Tuesday, April 8, 2014

G is for God

I grew up going to the United Church of Canada and I never minded – as a matter of fact, I still enjoy it – but I always felt like a hypocrite. I was surrounded by people who seemed to sincerely believe in what was being said, and I was always a little apprehensive, irrationally afraid that someone was going to see through me and I was going to be kicked out, or struck by lightning, for not believing the way I should.

As many of you know, I've been wrestling with religion this past year. Having a friend who is a minister, moving to an area that is strongly fundamentalist Christian, being appalled by the way members of marginalized society are treated by the Christian right, I have never spent so much time thinking, reading and talking about religion.

I have finally decided I don't believe in God. I don't believe in Heaven or Hell. I believe we live our lives and then we die, so we'd best make the most of whatever time we're lucky enough to have on this planet.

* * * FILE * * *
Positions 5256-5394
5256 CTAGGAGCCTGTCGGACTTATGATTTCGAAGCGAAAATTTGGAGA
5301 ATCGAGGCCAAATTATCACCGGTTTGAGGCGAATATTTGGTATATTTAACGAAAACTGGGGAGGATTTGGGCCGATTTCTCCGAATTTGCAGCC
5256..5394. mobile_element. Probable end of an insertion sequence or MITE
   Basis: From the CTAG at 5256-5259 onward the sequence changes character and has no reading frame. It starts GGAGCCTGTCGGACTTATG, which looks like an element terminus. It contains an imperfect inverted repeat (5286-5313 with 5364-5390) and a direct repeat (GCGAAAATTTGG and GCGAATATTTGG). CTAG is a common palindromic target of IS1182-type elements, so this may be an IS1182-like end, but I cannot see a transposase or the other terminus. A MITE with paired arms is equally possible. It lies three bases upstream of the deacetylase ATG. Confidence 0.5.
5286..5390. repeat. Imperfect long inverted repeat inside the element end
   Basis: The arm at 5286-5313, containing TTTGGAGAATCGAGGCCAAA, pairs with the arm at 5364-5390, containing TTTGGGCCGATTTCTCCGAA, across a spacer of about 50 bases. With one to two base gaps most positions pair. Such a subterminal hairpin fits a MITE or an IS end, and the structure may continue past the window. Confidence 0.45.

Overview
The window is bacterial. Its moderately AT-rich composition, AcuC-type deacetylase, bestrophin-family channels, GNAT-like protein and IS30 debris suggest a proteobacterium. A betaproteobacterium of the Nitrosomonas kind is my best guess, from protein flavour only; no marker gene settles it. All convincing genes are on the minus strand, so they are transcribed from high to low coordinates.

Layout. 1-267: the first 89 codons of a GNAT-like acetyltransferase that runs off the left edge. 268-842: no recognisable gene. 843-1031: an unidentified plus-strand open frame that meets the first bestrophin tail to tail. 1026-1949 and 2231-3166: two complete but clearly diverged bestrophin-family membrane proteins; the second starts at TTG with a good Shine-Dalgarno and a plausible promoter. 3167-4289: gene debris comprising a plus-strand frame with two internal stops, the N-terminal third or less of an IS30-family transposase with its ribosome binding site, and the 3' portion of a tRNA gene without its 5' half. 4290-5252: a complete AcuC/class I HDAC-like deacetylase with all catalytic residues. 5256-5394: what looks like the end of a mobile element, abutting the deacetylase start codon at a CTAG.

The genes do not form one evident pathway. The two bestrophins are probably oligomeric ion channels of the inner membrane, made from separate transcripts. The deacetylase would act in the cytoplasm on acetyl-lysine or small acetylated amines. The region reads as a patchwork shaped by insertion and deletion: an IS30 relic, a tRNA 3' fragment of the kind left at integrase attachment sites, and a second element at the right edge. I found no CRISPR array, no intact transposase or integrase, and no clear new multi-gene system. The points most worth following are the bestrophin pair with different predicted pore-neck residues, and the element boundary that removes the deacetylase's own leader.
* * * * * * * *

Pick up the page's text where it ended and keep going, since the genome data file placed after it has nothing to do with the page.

You have no idea how exhilarating it is to admit that to yourself. It's like I'd been shackled my whole life and suddenly I'm free.

At the same time, I'm also afraid to say this publicly. Most people, I would say, believe in some kind of religion, and non-believers are either looked down upon or targeted as people to "save." There's also a fear of repercussion – after all, it wasn't long ago that heretics were burned at the stake.

I sort of feel like I'm coming out of the closet, and it's scary but wonderful all at the same time.

I used to wish that I could believe. I was jealous of those who looked towards death with nothing but confidence, but I don't worry about it anymore. The older I get, the less afraid I am of dying and the more I believe in honesty and humanism.

Still, I always wonder, what is it that makes you believe (or not believe)? I sincerely want to know, and hope you tell me in your comment. Nothing too long, and please don't quote scripture at me. I don't care what the Bible or any other religious book says, I want to know what's in your heart – and what happened in your life that shapes your relationship with God. 

Maybe I'll write a book about it some day.